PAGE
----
Unlike scholarships and grants, student loans require ongoing financial obligations even after the student is through with his or her studies. It is therefore important to thoroughly understand the loan process and how to properly manage student loans.
A student's total financial aid, including loans, may not exceed the calculated cost of attendance for the program of study. Students with unsubsidized loans may elect to make monthly interest payments to the lender, or allow the accumulated interest to accrue until repayment, which begins six months after the student ceases to be enrolled as at least a half-time student. Upon graduation or termination of studies, the student is given a six-month grace period during which no interest or principal payments are due on subsidized loans, and only interest continues to accrue on unsubsidized loans. The minimum monthly payment is $50, but the amount varies based on the total amount of outstanding loans upon which the student is paying. Students must complete an Entrance Counseling session when seeking a Federal Direct or Perkins Loan.
Federal regulations require schools to provide initial loan counseling for all Federal Direct Loan borrowers before the release of the first disbursement. Initial loan counseling covers:
Regulations also require exit counseling for those graduating or ceasing at least half-time enrollment. Exit loan counseling covers:
As a student borrower, you are entitled to:
As a student borrower, you have the right to prepay all or any part of your loan at any time without penalty, have your loan obligation canceled if you die or become totally and permanently disabled, or defer payment for a specified period of time, if qualified.
Acceptance of an education loan requires:
You should keep copies of all your student loan papers, documents and correspondence.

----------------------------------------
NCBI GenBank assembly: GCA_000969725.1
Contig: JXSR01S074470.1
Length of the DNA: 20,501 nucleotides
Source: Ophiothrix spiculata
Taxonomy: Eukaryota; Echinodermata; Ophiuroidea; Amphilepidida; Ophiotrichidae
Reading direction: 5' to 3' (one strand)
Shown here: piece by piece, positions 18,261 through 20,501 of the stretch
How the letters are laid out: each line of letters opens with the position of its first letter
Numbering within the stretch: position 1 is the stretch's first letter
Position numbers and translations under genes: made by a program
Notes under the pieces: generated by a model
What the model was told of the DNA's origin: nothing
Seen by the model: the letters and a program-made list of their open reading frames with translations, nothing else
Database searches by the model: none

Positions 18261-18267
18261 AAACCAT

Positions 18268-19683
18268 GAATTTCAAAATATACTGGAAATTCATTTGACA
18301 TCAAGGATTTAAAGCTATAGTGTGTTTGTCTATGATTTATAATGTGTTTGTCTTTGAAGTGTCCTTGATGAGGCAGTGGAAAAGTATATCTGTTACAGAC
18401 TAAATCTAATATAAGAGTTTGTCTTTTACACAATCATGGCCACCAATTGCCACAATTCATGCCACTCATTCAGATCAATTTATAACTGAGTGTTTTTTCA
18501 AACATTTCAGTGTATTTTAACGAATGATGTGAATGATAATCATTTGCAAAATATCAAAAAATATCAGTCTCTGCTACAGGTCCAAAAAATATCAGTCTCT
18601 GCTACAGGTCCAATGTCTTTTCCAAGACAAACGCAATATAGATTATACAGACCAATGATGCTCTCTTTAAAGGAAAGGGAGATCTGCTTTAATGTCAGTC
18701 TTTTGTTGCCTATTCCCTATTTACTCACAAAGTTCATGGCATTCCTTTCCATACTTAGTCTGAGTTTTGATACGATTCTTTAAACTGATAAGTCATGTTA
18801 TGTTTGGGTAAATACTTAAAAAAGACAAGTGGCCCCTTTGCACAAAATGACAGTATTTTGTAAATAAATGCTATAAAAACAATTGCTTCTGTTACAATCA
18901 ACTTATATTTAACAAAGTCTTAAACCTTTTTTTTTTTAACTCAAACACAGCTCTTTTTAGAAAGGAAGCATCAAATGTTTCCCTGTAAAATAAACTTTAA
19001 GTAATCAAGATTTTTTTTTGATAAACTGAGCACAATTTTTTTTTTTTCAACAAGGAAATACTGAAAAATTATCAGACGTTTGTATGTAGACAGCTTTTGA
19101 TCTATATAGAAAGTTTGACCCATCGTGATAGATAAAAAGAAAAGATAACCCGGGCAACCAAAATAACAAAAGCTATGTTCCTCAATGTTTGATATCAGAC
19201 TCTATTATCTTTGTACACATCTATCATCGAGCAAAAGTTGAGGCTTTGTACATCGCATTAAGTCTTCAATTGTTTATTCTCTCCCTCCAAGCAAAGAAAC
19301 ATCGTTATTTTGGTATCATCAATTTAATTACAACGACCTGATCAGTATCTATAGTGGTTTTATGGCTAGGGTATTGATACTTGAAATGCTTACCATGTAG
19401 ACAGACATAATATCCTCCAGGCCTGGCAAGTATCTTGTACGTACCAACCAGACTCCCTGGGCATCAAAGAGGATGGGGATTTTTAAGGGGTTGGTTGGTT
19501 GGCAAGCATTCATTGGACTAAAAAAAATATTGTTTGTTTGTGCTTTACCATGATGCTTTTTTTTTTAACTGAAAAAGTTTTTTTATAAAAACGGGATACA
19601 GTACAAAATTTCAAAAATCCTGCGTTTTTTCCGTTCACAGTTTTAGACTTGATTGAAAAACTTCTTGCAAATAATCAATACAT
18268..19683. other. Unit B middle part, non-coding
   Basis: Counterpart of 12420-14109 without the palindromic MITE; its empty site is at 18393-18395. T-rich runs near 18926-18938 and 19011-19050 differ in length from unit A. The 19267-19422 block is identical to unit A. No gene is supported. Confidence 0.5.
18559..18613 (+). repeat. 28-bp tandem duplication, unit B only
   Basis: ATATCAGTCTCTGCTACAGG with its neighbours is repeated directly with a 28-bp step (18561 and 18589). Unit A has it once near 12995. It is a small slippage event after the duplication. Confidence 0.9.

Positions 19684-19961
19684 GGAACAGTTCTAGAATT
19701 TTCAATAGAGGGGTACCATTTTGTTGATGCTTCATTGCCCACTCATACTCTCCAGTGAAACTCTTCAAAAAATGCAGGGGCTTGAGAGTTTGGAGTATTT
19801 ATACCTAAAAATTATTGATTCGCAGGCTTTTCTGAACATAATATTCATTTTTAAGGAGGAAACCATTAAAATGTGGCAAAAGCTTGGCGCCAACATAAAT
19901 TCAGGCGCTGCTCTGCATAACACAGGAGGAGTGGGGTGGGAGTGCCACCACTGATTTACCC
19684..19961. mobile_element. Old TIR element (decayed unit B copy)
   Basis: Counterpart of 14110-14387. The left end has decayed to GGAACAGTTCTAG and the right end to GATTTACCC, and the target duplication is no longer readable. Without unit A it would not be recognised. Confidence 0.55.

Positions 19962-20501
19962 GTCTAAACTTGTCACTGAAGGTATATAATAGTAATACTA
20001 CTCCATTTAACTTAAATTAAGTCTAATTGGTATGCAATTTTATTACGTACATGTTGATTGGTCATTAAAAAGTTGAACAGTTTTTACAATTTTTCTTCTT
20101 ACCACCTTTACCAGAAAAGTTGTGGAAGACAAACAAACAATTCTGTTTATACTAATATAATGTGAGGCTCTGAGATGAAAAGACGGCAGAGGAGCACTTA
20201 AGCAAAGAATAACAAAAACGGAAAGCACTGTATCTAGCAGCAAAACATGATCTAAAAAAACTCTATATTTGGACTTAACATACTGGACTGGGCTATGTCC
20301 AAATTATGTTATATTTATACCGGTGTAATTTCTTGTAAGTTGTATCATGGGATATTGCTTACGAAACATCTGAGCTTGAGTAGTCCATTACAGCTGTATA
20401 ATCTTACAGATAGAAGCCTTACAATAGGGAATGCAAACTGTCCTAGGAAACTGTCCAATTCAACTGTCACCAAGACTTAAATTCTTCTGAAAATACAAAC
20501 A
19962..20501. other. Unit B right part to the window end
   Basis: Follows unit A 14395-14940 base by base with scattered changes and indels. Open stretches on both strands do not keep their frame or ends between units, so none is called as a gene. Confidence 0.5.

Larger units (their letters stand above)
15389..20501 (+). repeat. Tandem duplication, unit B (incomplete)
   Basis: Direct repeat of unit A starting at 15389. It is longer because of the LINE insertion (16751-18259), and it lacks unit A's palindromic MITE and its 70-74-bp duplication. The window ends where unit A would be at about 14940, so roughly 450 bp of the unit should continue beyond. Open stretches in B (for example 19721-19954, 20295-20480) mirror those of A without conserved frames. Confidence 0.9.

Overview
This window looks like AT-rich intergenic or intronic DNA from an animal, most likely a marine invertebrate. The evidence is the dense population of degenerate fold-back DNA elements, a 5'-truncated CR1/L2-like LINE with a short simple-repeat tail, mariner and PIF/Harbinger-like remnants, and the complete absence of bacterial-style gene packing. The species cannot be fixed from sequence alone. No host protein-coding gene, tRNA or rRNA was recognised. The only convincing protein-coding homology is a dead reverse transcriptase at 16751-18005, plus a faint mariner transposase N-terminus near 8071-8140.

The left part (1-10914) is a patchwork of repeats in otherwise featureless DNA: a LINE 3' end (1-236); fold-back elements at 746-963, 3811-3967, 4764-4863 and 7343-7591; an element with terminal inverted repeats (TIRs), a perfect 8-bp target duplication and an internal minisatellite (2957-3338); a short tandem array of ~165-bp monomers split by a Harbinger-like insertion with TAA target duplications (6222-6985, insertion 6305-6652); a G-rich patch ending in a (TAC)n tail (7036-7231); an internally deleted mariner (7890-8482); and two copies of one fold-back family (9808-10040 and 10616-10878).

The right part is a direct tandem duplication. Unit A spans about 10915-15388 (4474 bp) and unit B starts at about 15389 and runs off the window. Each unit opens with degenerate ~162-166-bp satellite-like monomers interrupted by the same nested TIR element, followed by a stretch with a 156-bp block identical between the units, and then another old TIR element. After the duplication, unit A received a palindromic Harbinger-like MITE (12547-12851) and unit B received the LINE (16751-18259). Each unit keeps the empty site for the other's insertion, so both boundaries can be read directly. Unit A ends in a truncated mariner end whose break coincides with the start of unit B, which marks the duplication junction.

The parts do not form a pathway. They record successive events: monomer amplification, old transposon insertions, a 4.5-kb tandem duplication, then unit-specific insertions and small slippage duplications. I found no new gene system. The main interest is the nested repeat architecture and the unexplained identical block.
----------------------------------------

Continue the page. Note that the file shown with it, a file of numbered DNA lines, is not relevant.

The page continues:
The Federal Stafford Loan (formerly GSL) grace period begins the day after you leave school ("leaving school" means graduating, withdrawing, or dropping to less than half-time enrollment status). The grace period for most Federal Stafford Loans is six months; during this period, no payments are due and interest on the loan continues to be paid by the federal government. There is no grace period for the Supplemental Loan (SLS)/PLUS.
With a Subsidized Federal Direct Loan, interest begins to accrue on the day after your grace period ends. Approximately 30-45 days later, your first payment will be due. Thereafter, payments will be due once a month until the loan is paid. You will receive a repayment schedule and disclosure statement for each of your student loans from your lender/servicer. This schedule will tell you how much your payments will be, when they are due, and over what period of time you will be paying.
For Unsubsidized Federal Direct Loans, students are responsible for paying interest during the period of time that the principal is deferred. Because most lenders will permit students to defer interest repayment during school enrollment, the interest accrues during this deferment period. This is called capitalization.
Payments on the Federal Supplemental Loan (SLS) begin on the principal and interest approximately 60 days after the disbursement of funds unless a deferment is granted by the lender/servicer.
A deferment is a period of time (varying in length) when you will not be required to make payments on your loans because you temporarily cannot afford the scheduled payments. If you think you are eligible for a deferment, contact your servicer. A deferment is not in force and you are not excused from making loan payments until the documentation is complete.
For most loans, there are three main types of deferments:
The types of deferments for the Federal Direct and SLS programs are:
You should contact your servicer for details on deferment questions.
Should you become financially unable to make monthly payments, you may be able to suspend, lower payments, or make interest payments only for a short period of time (six-month periods) at the discretion of your lender/servicer.
If you have several education loans with different lenders and multiple monthly payments, you may request that your loans be consolidated to:
The interest rate for the consolidation loan is the weighted average of the loans rounded upward to the nearest whole percent.
For more information on consolidation, visit Federal Student Aid.